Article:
The middle ground in which it makes sense for the class itself to be the listener occurs but is less common. It's less common because implementing actionPerformed in the class restricts you to either (a) responding to only a single stimulus, or (b) using ifs or a switch to figure out which widgets generated the ActionEvent. Yuck. So it's a good fit for simple programs (such as tutorial examples) in which only one interesting event is likely to happen.

When using an Action, you'll still have to decide whether to make it an inner class or to make it a separate class and pass it a reference to the main class that it serves. This is a stylistic preference.


SCJD 6, OCPJP7, Baroque Potion, G+
Jeff Berman
Greenhorn

Joined: Jan 03, 2008
Posts: 7
John, thank you for taking the time to share your code. I see what you're doing, it's similar to what I initially did to get my code working: you declared the Swing widgets as instance variables so that the inner class could access them.

David, I think I understand everything you said except one thing. If I make the ActionListener a separate class, how do I pass it a reference to the main class? Are you saying that the ActionListener's constructor would take one parameter, and you'd do something like this?



And then inside ButtonListener's actionPerformed() method it would access the object that was passed into the constructor? It seems if you used this method you'd still have to declare the relevant GUI widgets as public instance variables so the ActionListener class could see them. Or write getter methods or something.

Thanks!
David Byron
Rancher

Joined: Jan 20, 2009
Posts: 172

Jeff Berman wrote:David, I think I understand everything you said except one thing. If I make the ActionListener a separate class, how do I pass it a reference to the main class? Are you saying that the ActionListener's constructor would take one parameter, and you'd do something like this?And then inside ButtonListener's actionPerformed() method it would access the object that was passed into the constructor?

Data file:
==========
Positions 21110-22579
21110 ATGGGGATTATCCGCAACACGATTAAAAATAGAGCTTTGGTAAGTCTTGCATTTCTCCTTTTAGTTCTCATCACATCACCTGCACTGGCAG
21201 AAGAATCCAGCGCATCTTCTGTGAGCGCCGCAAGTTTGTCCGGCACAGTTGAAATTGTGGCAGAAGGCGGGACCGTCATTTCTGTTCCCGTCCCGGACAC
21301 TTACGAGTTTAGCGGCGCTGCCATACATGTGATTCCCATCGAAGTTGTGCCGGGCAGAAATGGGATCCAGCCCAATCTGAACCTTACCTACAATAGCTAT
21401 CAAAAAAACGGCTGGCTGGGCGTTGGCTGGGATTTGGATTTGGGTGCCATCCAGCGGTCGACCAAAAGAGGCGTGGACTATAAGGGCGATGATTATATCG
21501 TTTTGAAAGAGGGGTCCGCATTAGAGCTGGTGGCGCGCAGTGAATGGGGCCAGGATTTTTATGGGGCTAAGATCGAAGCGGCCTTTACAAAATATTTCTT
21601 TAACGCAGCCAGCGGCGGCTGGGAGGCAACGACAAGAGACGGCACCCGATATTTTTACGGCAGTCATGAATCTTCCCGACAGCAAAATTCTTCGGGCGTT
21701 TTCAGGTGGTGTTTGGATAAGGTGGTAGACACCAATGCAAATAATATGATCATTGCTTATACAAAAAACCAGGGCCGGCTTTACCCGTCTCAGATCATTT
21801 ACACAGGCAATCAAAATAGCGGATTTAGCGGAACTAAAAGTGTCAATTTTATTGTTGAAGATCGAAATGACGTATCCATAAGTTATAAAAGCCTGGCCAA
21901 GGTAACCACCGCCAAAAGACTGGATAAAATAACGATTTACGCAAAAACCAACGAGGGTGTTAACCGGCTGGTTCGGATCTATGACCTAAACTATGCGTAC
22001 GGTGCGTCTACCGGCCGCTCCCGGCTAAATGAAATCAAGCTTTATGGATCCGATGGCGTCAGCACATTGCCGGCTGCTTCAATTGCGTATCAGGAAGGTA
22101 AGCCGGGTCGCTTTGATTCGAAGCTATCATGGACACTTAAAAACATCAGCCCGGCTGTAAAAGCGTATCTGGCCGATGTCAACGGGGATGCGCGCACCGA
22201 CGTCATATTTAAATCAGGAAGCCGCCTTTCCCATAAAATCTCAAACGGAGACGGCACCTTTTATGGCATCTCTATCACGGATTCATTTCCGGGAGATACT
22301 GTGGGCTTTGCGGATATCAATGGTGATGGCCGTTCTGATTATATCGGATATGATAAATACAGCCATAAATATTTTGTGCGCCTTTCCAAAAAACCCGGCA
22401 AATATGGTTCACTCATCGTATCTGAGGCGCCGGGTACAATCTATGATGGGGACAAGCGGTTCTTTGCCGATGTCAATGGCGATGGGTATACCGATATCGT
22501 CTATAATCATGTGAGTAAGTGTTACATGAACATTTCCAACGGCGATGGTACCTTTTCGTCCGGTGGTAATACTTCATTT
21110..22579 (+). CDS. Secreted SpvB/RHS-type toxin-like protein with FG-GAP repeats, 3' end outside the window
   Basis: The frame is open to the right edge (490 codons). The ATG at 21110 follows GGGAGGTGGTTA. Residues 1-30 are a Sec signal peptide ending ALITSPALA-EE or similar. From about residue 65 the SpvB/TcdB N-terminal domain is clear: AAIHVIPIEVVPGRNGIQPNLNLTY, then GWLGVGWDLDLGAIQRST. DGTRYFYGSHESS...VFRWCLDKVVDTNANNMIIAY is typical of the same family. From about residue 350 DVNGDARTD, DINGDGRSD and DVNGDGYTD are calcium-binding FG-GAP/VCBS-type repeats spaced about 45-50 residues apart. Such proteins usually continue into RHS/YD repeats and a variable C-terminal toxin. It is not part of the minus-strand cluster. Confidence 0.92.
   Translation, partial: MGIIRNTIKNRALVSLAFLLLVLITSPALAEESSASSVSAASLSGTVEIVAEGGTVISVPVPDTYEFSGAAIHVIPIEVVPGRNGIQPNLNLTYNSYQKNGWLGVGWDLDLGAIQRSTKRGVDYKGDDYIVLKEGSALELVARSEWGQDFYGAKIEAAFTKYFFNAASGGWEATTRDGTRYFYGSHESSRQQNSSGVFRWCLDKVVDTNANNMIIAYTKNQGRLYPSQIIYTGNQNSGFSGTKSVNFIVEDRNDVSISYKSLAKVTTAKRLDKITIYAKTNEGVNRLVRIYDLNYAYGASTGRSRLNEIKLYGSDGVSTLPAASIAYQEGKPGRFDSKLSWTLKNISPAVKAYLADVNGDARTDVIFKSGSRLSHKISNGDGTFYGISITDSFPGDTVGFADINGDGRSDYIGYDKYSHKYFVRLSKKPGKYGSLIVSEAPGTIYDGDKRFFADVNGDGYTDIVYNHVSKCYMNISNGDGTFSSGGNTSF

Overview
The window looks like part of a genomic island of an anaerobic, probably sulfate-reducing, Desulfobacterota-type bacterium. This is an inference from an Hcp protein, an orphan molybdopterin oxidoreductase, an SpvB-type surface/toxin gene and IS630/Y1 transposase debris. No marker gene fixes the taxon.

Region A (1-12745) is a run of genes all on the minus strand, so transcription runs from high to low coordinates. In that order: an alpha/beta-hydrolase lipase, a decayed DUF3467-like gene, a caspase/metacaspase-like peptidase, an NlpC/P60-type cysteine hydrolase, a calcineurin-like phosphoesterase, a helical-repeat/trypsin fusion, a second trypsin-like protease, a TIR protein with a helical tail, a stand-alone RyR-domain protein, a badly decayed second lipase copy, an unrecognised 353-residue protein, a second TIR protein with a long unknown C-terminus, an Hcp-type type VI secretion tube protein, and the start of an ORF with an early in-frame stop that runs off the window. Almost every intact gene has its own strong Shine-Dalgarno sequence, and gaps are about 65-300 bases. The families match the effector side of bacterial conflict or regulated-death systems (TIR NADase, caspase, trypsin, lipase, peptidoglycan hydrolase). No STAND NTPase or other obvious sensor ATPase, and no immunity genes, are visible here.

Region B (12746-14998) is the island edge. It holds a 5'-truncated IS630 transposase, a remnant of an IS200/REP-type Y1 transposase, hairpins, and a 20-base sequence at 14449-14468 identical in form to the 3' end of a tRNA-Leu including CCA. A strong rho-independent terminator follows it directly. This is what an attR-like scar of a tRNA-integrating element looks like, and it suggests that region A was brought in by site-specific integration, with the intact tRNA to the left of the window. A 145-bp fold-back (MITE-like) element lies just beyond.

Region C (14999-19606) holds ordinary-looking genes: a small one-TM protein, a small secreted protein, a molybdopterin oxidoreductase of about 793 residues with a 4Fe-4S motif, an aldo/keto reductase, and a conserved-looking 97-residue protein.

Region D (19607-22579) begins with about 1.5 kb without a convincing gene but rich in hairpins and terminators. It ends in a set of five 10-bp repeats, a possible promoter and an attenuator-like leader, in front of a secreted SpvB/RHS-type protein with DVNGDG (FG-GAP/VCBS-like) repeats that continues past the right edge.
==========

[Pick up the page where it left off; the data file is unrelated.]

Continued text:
On Actions, see this and this. The arrangement I had in mind was more along the lines of the following pseudocode:

That said, it would also be reasonable (if you have no need to share functionality among interface elements) simply to create a ButtonListener that implements ActionListener, as you suggest, and pass it a reference to the container where gettable widgets reside.
It seems if you used this method you'd still have to declare the relevant GUI widgets as public instance variables so the ActionListener class could see them. Or write getter methods or something.
Yep. Via accessors rather than public members....
Jeff Berman
Greenhorn

Joined: Jan 03, 2008
Posts: 7
Ohh, "Action". I get it, I hadn't heard of Actions before so I thought you meant ActionListeners. I will read up on Action classes now -- thanks!

Before I saw your reply I had asked a Java guy at work how he structured these things, and he does something very different. For the ActionListener, he creates an anonymous inner class that merely calls a method in his main class. Then that called method has access to all the widgets, and he doesn't need to declare them as public members. I don't know if that is considered good style or not, though.

At any rate, you have given me lots of good info to solve my problem.

Thanks again for all your help!
 
jQuery in Action, 2nd edition
 
subject: General question about ActionListeners accessing other GUI elements